As a person increases his or her dosage of a stimulant, the worst effects can turn toxic. According to the National Institute on Drug Abuse, toxic levels of stimulant intake can result in heart attack, stroke, seizure, or even fatal overheating.
Here are some signs that a person may be struggling with an addiction to stimulants:
- They spend a majority of time seeking out and using the drug
- They continue to seek the drug despite adverse effects on their life and health.
- They have tried to give up or cut down on their use but have been unsuccessful.
- They have to take larger and larger amounts to feel the same effects.
- Without the stimulant, they feel bad and experience stimulant withdrawal symptoms.
If you believe you or someone you love may have a problem, there are options for getting help through a stimulant treatment program.
Call to get help now
Stimulant Withdrawal Treatment
Withdrawal from stimulant abuse is not a life-threatening process, but it can be uncomfortable. There are physical and psychological aspects of stimulant withdrawal that can be difficult to cope with alone. A professional stimulant treatment program can help to manage these symptoms.
Withdrawal can begin immediately following the cessation of use, or shortly afterward. Some symptoms of stimulant withdrawal can last up to four months, so it is important to know what to expect.
Common symptoms of withdrawal from stimulants include:
- Mental and physical exhaustion
- Anhedonia (inability to feel pleasure)
- Anxiety and agitation
- Excessive sleep
- Intense hunger
- Drug cravings
One of the biggest risks of stimulant withdrawal is depression with suicidal thoughts. The severity of these symptoms can vary by substance. For example, users of cocaine, which is metabolized by the body quickly, may find their depression subsiding within a couple of hours. Methamphetamine users, meanwhile, may experience a longer bout with depression.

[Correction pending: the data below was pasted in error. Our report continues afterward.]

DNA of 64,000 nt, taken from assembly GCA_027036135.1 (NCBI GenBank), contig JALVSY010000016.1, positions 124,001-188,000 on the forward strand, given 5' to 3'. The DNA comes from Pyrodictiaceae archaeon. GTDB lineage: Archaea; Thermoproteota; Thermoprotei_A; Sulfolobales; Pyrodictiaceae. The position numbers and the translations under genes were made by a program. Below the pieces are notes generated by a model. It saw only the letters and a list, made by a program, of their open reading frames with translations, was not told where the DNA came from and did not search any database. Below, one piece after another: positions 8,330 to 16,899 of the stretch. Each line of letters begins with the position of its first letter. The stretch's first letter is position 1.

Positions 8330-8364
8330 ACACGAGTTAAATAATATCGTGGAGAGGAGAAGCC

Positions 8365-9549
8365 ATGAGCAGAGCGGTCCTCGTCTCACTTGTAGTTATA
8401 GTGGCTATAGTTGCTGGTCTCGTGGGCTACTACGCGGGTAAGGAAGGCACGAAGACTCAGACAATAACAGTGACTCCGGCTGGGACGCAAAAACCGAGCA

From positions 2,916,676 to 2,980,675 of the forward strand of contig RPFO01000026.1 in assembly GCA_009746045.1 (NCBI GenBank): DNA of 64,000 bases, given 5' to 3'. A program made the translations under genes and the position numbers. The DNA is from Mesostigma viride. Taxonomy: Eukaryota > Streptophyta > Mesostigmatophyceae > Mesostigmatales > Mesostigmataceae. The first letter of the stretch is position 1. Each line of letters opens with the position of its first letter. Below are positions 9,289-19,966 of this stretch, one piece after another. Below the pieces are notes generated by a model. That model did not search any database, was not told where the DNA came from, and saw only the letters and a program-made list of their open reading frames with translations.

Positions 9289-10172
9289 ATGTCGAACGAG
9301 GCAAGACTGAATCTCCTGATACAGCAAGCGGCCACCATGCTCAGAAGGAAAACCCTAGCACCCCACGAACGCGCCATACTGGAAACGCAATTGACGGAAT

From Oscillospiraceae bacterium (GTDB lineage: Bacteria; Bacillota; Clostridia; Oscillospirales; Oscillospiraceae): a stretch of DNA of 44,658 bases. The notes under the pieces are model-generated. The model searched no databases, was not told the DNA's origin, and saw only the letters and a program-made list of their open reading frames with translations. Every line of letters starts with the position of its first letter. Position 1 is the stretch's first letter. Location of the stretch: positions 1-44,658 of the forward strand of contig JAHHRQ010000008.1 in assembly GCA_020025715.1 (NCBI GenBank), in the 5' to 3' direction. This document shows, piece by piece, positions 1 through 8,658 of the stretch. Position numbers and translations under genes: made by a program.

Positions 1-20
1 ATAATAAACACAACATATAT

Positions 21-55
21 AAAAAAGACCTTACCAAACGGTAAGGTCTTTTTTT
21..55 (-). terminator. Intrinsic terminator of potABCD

Sometimes, depression can last beyond the acute withdrawal phase, in which case a doctor might prescribe antidepressant medication to help the recovering user cope. Anti-anxiety medications and antipsychotics are other prescription options to help with anxiety or delusions experienced during withdrawal.
A professional stimulant treatment program is the preferred option for many people recovering from stimulant abuse. The treatment team of a program will know what to expect and how to help the recovering user manage their withdrawal symptoms and cravings.
Professional Treatment Can Include:
- Inpatient programs, where the recovering individual stays for an extended period of time in a sober facility, attends regular therapy and counseling, and practices coping strategies.
- Outpatient programs, which allow the individual to live at home and continue with their day-to-day life while attending therapy and counseling sessions at the facility on a regular basis.
- Therapy specifically tailored to help recovering stimulant users. One example that has shown success in the treatment of stimulant addiction is the Matrix Model, wherein therapy is combined with substance and addiction education, regular drug tests to ensure abstinence, and self-help participation.
12 Keys Stimulant Treatment Program Can Help You
Within the stimulant treatment program at 12 Keys Rehab, we know how difficult quitting drugs can be. Every day, we teach and demonstrate to our small clientele how to live a successful and sober lifestyle. 866-480-4328
From helping you manage uncomfortable withdrawal symptoms to teaching you how to beat the cravings associated with quitting, the staff at 12 Keys Rehab is here for you, 24 hours a day, 7 days a week. Call us now for more information—your call is free and confidential, and there is no obligation to enroll. Let us help you find your way to recovery.